When market solutions are not enough
By Simon White
I recently spent a week in the northwest of Mozambique on assignment for an international donor agency looking at how agriculture markets can drive economic development. This dry-sounding brief offered me a chance to talk to farmers and agribusinesses and figure out ways they could be better connected to bigger opportunities.
Mozambique is a country I’ve been drawn to for some time. In 2014, my family and I moved there for a while, and I was eager to reconnect with this assignment. After the civil war ended in the early 1990s, the country’s leadership set about making a new start. Mozambique, they declared, was open for business. In the first decade of the new millennium, economic growth soared, oil, gas and other minerals were discovered beneath the fertile soil, and finally with the war over, tourism boomed. Like many other countries in Africa, Mozambique is brimming with future possibilities even as it is besieged by history.
It became clear within days of arriving in mid-January that if I was to provide good advice – the kind of advice that would be most useful to the smart, hardworking farmers I was encountering each day – I needed to reckon with the promise of the future and the inequalities left by the past.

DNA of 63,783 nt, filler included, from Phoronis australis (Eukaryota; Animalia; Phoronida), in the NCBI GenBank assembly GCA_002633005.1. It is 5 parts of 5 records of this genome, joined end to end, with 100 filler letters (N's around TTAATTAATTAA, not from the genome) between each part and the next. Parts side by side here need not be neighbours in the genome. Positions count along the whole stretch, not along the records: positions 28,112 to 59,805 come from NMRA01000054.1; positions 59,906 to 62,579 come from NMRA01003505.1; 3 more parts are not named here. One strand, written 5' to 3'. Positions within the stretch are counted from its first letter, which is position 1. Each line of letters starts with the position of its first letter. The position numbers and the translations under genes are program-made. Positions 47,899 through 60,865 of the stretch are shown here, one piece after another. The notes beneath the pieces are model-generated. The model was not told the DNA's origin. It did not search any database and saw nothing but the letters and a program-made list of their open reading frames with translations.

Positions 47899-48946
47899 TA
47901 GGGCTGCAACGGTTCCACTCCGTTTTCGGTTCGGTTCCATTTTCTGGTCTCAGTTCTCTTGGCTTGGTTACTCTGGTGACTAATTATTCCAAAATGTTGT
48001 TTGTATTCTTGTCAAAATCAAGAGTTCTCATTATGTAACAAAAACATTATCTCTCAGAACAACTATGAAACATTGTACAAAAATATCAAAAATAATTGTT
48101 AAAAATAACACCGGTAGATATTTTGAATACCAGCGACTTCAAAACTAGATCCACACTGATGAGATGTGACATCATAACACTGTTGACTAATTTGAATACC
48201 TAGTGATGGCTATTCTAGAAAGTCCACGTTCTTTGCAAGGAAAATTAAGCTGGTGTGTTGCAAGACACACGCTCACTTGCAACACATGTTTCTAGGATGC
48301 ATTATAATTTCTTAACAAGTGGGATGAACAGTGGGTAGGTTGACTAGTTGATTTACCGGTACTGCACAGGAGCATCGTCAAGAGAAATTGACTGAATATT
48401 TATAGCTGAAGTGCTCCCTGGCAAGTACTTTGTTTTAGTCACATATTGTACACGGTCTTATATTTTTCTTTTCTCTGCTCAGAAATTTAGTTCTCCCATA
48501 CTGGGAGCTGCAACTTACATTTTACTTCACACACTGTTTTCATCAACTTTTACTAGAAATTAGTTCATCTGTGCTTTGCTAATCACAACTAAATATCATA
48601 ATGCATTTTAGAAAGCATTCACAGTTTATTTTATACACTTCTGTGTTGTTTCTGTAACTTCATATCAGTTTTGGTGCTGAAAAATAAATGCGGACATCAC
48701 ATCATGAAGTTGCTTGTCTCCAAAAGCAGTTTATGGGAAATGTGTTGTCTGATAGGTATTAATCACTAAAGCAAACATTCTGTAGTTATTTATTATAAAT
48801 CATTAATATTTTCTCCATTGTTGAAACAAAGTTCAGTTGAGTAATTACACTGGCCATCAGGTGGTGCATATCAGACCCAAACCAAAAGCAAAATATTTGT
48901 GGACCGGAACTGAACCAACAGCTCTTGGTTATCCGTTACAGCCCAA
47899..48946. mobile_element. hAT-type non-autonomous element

Tete Province is lush and green. You can drive for miles under the wide sky and encounter only lush fields. Three out of four Mozambicans are employed in agriculture, mainly as smallholder farmers. Most farmers produce barely enough to meet their household needs. Those that produce more sell their products at local produce markets.
But it’s not just the soil that is fertile. Tete has gold and abundant coal reserves, and new mining operations have been opening up across the northern provinces. The knock-on effects of mining for agriculture are significant.
Tete has formal …read more